MANIFESTO DESTINY

(***Since this blog is about the editing process, I’ve included comments after each paragraph to give some extra insight into the editing process I used on this blog entry.) IMG_1467

The Chris Dorner manhunt / mutli-city tour / extravaganza came to me this weekend. I didn’t need to turn on the news as I ran my errands around the police road blocks and circling helicopters – I knew he was close. I haven’t read the manifesto, mostly because I’m afraid it will sound too much like my own journal ramblings, er, I mean writing exploration. I read through my own gibberish from time to time, and it makes me wonder if I have a mental illness. Luckily, I can retain some sanity, provided I temper my creative freedom with the gift of thoughtful editing.

(***This was the most salacious part of my weekend, making me want to tell someone about it. Plus, it gave the original blog more of a shape, which started out as just a straight-ahead project status.)

Editing provides the safety to stretch my creative muscles before figuring out what I really want to say, or if I should say anything at all. Aside from reassuring my loved ones that I am not crazy, and keeping the cops from shooting at every Mini Cooper in town, editing helps me evaluate myself, and forces me to make decisions about tone, message and take full advantage of surprising discoveries in my writing. The more time and perspective I can allow myself, the better the results. I recommend it for everyone, especially to the average blog commenter. Please!

(*** This paragraph verges on too much boring self-reflection, but the mini-cooper comment and blog commenter dig helped me convince myself to keep it.)

In reality, it requires a high volume of crazy ramblings and creative exploration to filter for a high quality piece of writing. I’m realizing that the same may apply to the filmmaking process. Pixar uses a highly tuned process of rinse and repeat with their stories. They start low-tech, and they do lots of focus testing. They make their movies powerful for an audience by trying things out on small audiences at every step. Their track record proves their model works more consistently than all the marketing-executives-green-lighting-blockbusters-based-on-movie-poster-pitches combined.

(***This paragraph was second to last until the very last editing pass. I know. Who cares?)

I’m not saying that by simply whittling down ramblings to a manageable length guarantees a genius story. All excellent filmmakers have a specific personal taste that guides their muse. I’m still learning my internal taste by what films inspire me – what makes me laugh, what puts me on edge, and what makes me cry like a little baby. Ten minutes into BEASTS OF THE SOUTHERN WILD, and I was inconsolable for the rest of the film. The film really hit deep inside me, even though the film hit others with more of a deep “meh.” On the side of the spectrum, I’m not afraid to admit that I enjoyed THE THREE STOOGES movie – mostly because my wife loved it. Watching a slap-stick movie with her is pure bliss! Both movies inspire me in different ways. Of course, that doesn’t mean I can see myself making either of these movies. The honest truth? I want to make a movie that combines both elements: silly and powerfully moving at the same time. I know it’s a challenge. Some would say it can’t be done, but I remain hopeful.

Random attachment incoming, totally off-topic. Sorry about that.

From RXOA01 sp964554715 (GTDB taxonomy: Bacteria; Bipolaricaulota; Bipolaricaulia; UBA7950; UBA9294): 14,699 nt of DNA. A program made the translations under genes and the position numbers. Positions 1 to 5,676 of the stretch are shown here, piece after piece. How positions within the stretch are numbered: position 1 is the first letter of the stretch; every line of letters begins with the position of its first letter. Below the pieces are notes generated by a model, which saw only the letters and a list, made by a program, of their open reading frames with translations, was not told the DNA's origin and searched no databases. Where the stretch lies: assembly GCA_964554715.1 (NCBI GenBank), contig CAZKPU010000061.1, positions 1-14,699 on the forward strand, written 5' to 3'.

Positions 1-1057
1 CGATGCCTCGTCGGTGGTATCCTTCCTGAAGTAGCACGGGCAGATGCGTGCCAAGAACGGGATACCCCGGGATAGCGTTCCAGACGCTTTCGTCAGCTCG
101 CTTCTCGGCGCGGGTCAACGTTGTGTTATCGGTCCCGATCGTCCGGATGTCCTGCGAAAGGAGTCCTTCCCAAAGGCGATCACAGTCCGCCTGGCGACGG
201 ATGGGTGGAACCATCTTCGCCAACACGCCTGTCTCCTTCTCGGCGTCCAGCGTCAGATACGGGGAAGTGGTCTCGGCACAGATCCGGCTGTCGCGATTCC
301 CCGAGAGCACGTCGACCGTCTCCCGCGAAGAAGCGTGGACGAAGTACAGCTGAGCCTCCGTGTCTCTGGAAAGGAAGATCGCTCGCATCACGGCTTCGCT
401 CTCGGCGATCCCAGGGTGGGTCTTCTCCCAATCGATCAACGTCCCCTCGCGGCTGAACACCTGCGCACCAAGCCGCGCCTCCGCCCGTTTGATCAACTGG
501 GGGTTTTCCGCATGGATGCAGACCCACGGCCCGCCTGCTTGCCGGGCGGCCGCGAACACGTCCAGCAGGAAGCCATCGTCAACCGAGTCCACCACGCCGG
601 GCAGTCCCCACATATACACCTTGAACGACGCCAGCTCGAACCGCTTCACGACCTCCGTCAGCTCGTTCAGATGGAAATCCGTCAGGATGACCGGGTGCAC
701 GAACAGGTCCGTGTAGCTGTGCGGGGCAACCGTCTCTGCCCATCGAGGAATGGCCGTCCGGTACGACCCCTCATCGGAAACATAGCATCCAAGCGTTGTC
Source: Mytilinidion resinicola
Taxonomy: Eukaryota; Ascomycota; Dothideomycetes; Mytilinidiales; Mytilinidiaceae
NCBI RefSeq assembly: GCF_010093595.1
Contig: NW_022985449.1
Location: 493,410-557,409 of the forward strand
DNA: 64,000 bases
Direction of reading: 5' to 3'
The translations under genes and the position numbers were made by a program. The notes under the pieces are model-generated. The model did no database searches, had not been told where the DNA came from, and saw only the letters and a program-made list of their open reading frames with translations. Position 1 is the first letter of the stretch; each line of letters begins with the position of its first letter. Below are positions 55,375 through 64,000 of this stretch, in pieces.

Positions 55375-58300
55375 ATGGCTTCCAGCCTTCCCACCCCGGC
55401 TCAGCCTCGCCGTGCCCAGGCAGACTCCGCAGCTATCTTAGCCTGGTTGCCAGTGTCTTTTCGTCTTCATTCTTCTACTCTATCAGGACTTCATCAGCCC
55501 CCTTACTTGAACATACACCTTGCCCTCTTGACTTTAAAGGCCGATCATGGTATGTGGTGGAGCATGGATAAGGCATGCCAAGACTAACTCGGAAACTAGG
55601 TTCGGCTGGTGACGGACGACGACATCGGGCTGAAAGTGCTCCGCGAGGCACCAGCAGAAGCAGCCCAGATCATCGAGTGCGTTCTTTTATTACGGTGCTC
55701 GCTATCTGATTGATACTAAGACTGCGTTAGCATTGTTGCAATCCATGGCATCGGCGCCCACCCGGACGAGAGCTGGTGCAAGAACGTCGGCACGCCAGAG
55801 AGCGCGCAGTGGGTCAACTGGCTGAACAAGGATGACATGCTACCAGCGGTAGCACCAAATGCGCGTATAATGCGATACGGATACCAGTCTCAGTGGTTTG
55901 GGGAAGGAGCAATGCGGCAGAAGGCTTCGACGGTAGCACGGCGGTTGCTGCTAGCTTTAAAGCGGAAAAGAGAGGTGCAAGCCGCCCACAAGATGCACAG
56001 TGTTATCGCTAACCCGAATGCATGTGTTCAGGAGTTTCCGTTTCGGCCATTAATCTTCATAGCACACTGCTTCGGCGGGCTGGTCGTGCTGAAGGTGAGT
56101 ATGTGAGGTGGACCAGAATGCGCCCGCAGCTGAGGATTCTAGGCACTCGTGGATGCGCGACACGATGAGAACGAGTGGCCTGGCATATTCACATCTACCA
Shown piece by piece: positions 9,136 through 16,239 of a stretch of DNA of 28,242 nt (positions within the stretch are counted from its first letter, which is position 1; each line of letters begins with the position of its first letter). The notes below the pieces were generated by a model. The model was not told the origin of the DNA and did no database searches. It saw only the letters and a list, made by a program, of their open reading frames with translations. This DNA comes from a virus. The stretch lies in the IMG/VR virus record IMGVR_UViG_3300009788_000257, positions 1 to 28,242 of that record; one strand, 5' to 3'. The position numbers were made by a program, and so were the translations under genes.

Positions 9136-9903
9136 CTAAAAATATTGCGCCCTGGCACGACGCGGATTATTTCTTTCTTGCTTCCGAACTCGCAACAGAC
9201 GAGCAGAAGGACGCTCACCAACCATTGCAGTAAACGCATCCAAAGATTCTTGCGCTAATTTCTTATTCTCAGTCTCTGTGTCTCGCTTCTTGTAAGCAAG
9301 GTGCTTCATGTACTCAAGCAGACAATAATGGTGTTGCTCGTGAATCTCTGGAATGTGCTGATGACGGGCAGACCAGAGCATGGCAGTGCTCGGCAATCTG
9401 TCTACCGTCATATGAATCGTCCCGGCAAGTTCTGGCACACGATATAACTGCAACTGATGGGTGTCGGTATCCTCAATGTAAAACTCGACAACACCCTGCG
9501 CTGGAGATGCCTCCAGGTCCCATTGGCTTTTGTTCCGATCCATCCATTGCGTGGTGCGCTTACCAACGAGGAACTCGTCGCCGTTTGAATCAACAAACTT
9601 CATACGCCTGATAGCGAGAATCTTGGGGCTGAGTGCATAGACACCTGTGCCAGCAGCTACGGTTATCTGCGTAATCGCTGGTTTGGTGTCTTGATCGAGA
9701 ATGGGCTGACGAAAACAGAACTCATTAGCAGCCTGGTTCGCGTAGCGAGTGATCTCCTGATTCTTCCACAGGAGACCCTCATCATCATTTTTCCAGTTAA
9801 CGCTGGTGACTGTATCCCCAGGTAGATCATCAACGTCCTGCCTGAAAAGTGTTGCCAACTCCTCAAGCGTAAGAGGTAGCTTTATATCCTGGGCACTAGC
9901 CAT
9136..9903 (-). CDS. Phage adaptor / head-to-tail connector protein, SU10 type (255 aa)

(****This paragraph lacked a valid connection to this topic, but I liked the clash of these films too much to delete them. I considered just keeping them in as an example of feeding the writer’s ego, but then I discovered the first sentence, which helped it serve the topic.)

Looking back on the year 2012, I realize that producing a high quality web series with limited resources has turned out to be a long-term process, chipped away one day at a time. When I shot the pilot in 2010, I was quite naïve about what it would take to elevate Baby Time beyond just a showcase of sketch writing. As a result of my learning curve, as well as distractions like developing other projects like a TV pilot, feature script and sitcom spec script, I finally released the web pilot last year, along with 9 blog postings. I also shot and edited 4 more episodes, which will make up the rest of the first season. With only color correction and music remaining, I plan to release the full Season 1 soon.

(***This really just serves to help convince myself it’s okay that it’s taking so long.)

I learned a lot about what works and what doesn’t work. I love the scope of this project, but I don’t think the quality of the material deserves the scope. In other words, I think I may have spent too much money and time for something that I wrote years ago. What I learned from the project should have been reached through a shorter project span. And I need to see my current abilities as a writer in action, not 2005 Dan. If I knew then what I know now, blah, blah, blah… But, a lesson is a lesson. So, I’m looking at this lesson as an opportunity to turbo-charge my creativity machine to become a better comedy writer and a better filmmaker.

(***I’m not saying it wasn’t worth doing. I’m very happy with seeing this series to fruition. Some of it still makes me laugh after all this time.)

My Manifesto: I challenge myself to produce more content, faster, cheaper, and in more creative formats – to take more risks and see my visions for stories take shape with more regularity. I will present more low-tech stories, and some may not work. But, I want to see more patterns, make adjustments and accelerate the process beyond script into a visual reality for public consumption. I want to make a lot of stuff so I can better know what I want to make, and then see if anyone might enjoy it.

Only then will I be able to harness my potential to make my masterpiece, BEASTS OF THE STOOGES THREE.

(***Thank you. You’ve been a great audience. Tip your servers. Yes, I do mean your IP servers.)